Masons: Avoiding Common Renovation Mistakes
By Rhonda Maas
While correcting mistakes others make in restoring old masonry structures could become a lucrative side business, it is obviously in the best interest of both the building and its owner to get it right the first time. Here are some avoidable mistakes people make when repairing or, worse, “improving” historic masonry buildings.
Mixing new with old
We’ve all seen buildings with sections of old bricks that have been replaced with new ones. The contrast often is painfully obvious. But the problem is deeper than just the appearance. Modern manufactured bricks may have different rates of thermal expansion and contraction, different moisture vapor transmission, even different compressive strength and weight bearing capabilities. Mixing bricks can hasten deterioration and open leak paths. If enough original bricks are not available, segregate new bricks from old in separate parts of the building.
In addition, modern mortars and joint sealing compounds are stronger and stiffer than historic mortars, so when a wall moves the bricks are more likely than the mortar to crack. Whatever the mortar used, it must be softer than the masonry.
Testing the existing building to determine material properties and finding compatible replacements can take longer, but is worth the effort as it will avoid problems and callbacks.
Masonry materials breathe, allowing moisture vapor to escape. Sometimes, contractors apply a waterproof coating over old bricks, thinking they are protecting them from moisture damage. In fact, they are trapping moisture inside. Masonry should be left uncoated, if possible. If moisture protection is required, consider a penetrating breathable sealer, and be sure to conduct vapor transmission and compatibility testing.
Super-insulating an old masonry building also can cause moisture damage. Insulation keeps the outside of the wall colder, so moisture condenses and increases the risk of freeze-thaw damage. If insulation is added, it should have a value no higher than R-10 and should not incorporate a moisture barrier.
Most moisture damage to old buildings comes from poor drainage, so inspecting and repairing (or adding) downspouts and flashings to keep water off the wall are effective repairs.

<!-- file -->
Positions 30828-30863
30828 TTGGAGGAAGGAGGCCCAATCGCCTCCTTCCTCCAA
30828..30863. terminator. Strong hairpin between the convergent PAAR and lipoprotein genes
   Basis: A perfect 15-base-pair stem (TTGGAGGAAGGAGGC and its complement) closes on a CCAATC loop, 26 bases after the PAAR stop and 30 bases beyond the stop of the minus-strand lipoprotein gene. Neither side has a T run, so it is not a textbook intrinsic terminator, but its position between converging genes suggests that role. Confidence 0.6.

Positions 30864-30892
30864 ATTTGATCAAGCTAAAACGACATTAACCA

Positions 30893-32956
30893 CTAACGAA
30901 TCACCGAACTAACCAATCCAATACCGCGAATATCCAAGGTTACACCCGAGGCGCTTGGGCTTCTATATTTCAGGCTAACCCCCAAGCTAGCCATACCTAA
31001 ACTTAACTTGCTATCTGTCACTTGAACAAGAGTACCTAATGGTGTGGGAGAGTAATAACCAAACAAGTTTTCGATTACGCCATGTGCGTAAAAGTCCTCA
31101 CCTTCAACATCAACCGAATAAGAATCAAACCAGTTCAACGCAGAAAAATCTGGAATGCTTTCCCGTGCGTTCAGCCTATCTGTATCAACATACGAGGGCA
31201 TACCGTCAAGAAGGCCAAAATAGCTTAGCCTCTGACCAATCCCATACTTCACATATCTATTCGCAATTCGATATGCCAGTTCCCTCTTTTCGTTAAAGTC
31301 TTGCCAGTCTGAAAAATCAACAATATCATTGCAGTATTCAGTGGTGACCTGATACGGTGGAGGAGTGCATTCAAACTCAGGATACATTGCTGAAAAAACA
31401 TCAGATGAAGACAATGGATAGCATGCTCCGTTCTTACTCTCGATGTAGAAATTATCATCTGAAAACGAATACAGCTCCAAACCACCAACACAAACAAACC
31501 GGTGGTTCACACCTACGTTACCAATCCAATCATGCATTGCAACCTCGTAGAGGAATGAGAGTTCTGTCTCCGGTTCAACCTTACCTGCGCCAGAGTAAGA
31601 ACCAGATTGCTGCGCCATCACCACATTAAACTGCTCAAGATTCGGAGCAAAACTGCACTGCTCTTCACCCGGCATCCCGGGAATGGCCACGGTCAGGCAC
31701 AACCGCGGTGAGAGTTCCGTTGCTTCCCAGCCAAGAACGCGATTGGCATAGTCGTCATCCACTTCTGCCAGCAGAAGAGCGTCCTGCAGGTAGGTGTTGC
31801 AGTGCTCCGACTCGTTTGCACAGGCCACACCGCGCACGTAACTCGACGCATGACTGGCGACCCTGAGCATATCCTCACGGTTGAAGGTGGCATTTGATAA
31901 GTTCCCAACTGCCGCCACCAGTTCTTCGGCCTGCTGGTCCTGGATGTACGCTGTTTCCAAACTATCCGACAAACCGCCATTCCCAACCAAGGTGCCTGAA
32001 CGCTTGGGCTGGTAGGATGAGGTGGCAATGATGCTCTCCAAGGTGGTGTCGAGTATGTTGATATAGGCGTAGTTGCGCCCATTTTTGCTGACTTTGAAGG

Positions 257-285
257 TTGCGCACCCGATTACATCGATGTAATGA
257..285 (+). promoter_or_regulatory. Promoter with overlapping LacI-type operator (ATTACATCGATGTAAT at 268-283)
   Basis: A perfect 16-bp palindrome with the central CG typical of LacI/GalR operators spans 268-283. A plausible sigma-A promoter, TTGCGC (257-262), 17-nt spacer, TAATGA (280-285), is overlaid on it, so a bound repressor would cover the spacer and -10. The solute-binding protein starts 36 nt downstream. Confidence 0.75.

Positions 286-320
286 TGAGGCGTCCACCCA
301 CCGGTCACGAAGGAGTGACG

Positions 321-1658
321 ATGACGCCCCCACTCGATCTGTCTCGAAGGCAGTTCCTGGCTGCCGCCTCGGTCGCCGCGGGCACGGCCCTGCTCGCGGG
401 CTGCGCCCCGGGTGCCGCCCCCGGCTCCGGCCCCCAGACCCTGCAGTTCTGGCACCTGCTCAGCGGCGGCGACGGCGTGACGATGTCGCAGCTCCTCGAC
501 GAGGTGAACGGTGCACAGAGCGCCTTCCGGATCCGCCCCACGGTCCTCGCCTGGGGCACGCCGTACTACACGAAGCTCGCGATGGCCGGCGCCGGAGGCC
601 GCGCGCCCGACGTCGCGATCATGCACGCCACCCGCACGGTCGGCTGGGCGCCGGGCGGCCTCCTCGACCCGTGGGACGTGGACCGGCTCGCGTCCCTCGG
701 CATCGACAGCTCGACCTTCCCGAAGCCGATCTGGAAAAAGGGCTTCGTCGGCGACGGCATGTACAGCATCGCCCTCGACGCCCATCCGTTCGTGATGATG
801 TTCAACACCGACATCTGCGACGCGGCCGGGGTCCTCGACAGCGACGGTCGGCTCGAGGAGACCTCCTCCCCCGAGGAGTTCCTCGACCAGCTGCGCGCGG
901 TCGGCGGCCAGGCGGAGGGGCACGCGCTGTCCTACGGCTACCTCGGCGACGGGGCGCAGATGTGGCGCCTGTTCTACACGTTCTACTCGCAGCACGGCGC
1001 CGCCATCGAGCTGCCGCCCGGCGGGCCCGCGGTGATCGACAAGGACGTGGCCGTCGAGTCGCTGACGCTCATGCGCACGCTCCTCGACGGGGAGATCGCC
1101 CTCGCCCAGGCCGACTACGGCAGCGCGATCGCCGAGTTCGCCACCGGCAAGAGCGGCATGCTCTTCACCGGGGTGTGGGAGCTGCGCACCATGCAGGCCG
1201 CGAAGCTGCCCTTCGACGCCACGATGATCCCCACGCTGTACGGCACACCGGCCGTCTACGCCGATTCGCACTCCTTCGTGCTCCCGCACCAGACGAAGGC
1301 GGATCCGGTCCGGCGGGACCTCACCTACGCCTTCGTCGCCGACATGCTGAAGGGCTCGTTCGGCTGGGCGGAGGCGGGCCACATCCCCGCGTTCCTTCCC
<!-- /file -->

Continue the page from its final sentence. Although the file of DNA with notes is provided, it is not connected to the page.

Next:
Doing too much
Overzealous cleaning is a major cause of damage to historic masonry. The gentlest possible water or chemical cleaning method should be used, and should be tested on a hidden part of the building, first. Abrasive cleaning methods such as sandblasting should not be used.
Some building owners literally want to raise the roof to increase space without altering the fa?ßade of a historic building. To do this successfully, the contractor must evaluate the structure to assure it can support the additional weight of a new level. He must also study how the roof ties into the walls and take appropriate measures to assure they can remain standing while the roof is off.
Another common mistake is to replace original windows on the assumption modern windows are more energy efficient. In fact, the biggest energy loss from windows is caused by poorly operating moving parts or by gaps between the window frame and the surrounding stone. If existing windows can be made to operate correctly and fit properly, they should be restored, just like the rest of the building.
Not doing enough
Just “fixing” visible problems without understanding the underlying cause does nothing to prolong the life of a masonry building. For example, stair-step cracks along a mortar joint can indicate uneven foundation settling. Repointing the mortar may improve the appearance, but it won’t save the building. If the foundation is not stabilized, the whole building eventually could be damaged beyond repair.
Repairing water damage without resolving the root cause is another example of not doing enough. Contractors need to evaluate the rain gutters, downspouts and window flashings to assure they are directing water away from the masonry.
When repairing or maintaining historic structures, it is critical to take the extra steps required to get it right the first time. The National Park Service publishes a series of bulletins on correct methods for caring for historic masonry buildings at www.nps.gov/tps/how-to-preserve/briefs.htm. In addition, working with architects, preservationists and contractors experienced in masonry restoration can help you avoid costly mistakes and irreparable damage to your building.
Rhonda Maas is the co-founder and president of Building Restoration Specialties Inc. (BRS), which specializes in masonry restoration, preservation and conservation of historic buildings. Founded in 1986, BRS has a bonding capacity of about $7 million, and is positioned to handle projects ranging from $2,000 to more than $2 million. Learn more at www.brsrestores.com.